An email I received last week contained a series of photos of a fire truck and a mother dog and her pups (see posted example). The event occurred in Chile. Here’s my adaptation of the captions that told story:
During an early morning response to a house fire, firefighters were amazed. Amanda, a mother dog, risked her life to save her puppies from the fire . . . She raced in and out of the burning house, depositing her 10 day-old puppies in the safest place she could find – a fire truck! She’d already placed several puppies in one of the truck’s equipment compartments, when an onlooker began photographing. The firefighters were incredulous. They’d never seen a dog this smart or brave!
She’d let no one stop her, dashing back and forth through the open door into the smoke and fire, until all her puppies were safe. However, the firefighters sprayed a little water on her to keep her hair from scorching, as she made those repeated trips. Even so, singeing was evident on her hindquarters, forehead and lower legs.
Once all of her pups were rescued from the blaze, she nursed them, shielding them with her body. Bystanders called an emergency veterinary service. Amanda and her pups were rushed to a hospital. Although one puppy was treated for serious burns and later died, the rest of the family is alive and well, thanks to this heroic mother dog’s bravery. Amazing!
Her heroic treatment and commitment to her puppies’ welfare is a gaze-raiser!
Juxtaposed, these incidents provide stark contrast between evil actions and good actions.
What a contrast between whatever motivated that mother dog’s action, and whatever motivated the humans who plotted, planned and detonated those bombs at the Boston Marathon.
Peter A. Black is a freelance writer in Southwestern Ontario, and is author of “Parables from the Pond” – a children's / family book." (Finalist -- Word Alive Press ISBN 1897373-21-X )
His inspirational column, P-Pep! appears weekly in The Guide-Advocate. His articles have appeared in 50 Plus Contact and testimony, and several newspapers in Ontario.
Friday, April 19, 2013
As we sat at the table, catching up with each other the conversation flew off in all different directions circling around my new ministry, the challenges facing urban pastors today, the need for those in ministry to have prayer supporters, and her fundraising endeavours. We shared anecdotes of times we have been misunderstood when we talked about faith and times we failed to understand where friends were on their faith journeys. An important element we grapple with in our faith is the importance of being centred in our relationship with God.
As we talked about our lives, our parents, our husbands, our children, our joys, our fears, our faith journeys, and our challenges we realized we have come the place in life where we are able to acknowledge to ourselves that we are simply women who love God intensely. On the verge of what are called the golden years, we can put away pretence and game playing and just be who we are. We are Christians. We are learning the joy of being able to be quietly honest about our identity.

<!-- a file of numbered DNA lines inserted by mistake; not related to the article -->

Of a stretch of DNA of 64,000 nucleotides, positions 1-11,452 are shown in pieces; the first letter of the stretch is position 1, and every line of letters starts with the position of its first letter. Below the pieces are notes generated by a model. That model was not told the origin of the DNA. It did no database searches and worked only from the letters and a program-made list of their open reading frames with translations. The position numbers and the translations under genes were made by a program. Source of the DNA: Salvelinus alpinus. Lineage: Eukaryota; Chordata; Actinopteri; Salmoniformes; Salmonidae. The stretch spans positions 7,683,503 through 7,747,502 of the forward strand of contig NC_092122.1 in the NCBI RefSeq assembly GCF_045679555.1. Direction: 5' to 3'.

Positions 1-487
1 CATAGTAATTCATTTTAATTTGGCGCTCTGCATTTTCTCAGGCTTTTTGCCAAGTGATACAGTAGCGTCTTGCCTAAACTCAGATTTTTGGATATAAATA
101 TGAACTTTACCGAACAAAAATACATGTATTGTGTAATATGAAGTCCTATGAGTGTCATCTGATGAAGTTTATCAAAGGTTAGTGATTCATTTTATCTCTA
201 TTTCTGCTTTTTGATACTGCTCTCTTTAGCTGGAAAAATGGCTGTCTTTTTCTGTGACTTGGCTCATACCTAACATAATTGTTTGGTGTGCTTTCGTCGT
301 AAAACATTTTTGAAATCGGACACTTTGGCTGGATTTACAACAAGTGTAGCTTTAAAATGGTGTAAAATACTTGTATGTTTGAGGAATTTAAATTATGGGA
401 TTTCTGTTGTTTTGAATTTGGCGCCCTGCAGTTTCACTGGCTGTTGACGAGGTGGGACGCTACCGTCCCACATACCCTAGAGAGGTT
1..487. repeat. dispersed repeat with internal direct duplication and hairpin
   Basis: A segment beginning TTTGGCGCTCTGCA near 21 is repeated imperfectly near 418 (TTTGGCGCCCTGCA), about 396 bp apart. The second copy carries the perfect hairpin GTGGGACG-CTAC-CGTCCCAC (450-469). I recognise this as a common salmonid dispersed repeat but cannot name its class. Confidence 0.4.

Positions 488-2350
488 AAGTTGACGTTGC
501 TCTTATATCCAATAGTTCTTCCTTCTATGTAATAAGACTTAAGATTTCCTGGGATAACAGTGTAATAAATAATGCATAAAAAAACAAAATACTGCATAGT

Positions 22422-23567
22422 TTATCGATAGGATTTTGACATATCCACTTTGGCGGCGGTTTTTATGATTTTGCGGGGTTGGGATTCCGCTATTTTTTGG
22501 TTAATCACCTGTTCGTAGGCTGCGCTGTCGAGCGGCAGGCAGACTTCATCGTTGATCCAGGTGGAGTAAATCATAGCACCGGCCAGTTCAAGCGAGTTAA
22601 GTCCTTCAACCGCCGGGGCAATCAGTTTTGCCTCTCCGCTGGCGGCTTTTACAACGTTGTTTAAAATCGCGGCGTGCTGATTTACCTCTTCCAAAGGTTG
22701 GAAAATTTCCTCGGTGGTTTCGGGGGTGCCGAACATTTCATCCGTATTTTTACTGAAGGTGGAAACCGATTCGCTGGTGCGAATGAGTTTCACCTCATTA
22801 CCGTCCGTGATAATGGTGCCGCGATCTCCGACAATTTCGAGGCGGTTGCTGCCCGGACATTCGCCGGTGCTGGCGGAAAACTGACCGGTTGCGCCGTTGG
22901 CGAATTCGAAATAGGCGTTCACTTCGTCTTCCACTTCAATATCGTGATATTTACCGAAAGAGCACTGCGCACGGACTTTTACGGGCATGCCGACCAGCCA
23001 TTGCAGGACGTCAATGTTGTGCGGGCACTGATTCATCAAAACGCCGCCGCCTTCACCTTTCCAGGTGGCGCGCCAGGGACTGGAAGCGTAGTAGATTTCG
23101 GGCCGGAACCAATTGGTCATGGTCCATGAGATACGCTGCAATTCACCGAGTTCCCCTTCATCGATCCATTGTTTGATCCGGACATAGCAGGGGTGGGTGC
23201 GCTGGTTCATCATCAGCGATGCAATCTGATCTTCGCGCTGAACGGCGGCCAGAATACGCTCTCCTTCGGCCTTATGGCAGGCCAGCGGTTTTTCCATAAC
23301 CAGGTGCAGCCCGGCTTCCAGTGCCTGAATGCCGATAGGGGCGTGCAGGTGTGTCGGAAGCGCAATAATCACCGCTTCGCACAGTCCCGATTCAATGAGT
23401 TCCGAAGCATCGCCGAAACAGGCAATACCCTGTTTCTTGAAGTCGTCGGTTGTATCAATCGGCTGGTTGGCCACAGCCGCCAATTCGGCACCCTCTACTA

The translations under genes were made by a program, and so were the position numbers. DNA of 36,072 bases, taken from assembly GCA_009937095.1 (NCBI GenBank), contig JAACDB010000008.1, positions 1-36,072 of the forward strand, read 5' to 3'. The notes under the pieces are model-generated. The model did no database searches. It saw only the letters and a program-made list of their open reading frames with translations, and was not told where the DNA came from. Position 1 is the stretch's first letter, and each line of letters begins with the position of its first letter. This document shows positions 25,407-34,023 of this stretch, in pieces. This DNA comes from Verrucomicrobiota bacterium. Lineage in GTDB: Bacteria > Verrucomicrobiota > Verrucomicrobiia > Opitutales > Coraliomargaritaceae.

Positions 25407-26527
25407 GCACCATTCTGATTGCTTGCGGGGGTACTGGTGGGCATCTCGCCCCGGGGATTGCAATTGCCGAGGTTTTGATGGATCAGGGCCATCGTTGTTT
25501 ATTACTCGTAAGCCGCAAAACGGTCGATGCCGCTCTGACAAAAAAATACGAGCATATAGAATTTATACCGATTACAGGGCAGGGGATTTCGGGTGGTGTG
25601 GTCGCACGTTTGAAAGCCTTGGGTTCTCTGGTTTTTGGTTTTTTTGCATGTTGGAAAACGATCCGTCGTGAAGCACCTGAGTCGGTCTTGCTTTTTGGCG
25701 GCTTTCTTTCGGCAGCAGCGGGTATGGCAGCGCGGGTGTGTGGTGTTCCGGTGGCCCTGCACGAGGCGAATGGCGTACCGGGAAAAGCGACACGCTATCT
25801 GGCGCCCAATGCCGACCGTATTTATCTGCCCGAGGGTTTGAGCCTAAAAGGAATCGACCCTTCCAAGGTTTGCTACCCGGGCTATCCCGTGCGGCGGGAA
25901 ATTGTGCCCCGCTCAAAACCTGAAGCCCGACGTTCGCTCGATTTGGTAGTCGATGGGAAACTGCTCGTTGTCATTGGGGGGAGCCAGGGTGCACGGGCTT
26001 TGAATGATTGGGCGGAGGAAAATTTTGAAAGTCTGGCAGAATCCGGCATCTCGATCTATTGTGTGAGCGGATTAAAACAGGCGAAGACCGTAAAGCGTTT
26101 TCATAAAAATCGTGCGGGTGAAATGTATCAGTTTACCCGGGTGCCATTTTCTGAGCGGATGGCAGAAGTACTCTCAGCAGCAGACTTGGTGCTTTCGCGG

We know that today to declare this is who we are, in some circumstances immediately makes others uncomfortable, for a variety of reasons. There are some who have boldly and defiantly declared themselves as Christians, with the good intention of taking a stand for the faith. Sometimes their fearlessness has been mistaken for arrogance. In all honesty, there are times when our faith has been declared in arrogance, as if we alone have all the answers and are willing to bludgeon others with the truth. This does not help our cause and dishonours the One who said that our greatest identification mark is our love.
I admitted during our conversation that not wanting to identify with this kind of insensitivity and appear as overly judgemental, I have sometimes asked myself if I have gone too far to the other extreme. Is it possible that by my openness to others I have appeared to deny my faith, by not declaring boldly wherever I am the truths that govern my life? For me, to behave that way would be as dishonest and unfaithful to the person I am as jumping up on a soapbox and shouting out my faith through a megaphone.
Those things that I most firmly hold to are those that I quietly affirm to those who want to listen and discover who I really am. A few years ago, I found that I was tiptoeing around talking about my faith to some folks who were close to me, for fear that I would antagonize them and threaten the trusting relationship that we had with each other.
Then one day, I realized that I was not being genuine with them by hiding behind that fear. I gathered up my courage and approached them. I told them that I wanted an honest relationship with them and that meant that I was going to talk about my faith with them, because that is an important part of my life and defines who I am. What amazed me was the graciousness of their response and the expectation that of course I would talk about it. They knew that my faith defined me and expected me to do so. That was the day I discovered the strength found in the quiet honesty that comes with admitting I am a woman who loves Jesus with all my heart.
|Word Guild Award|
|Word Guild Award|
Wednesday, April 17, 2013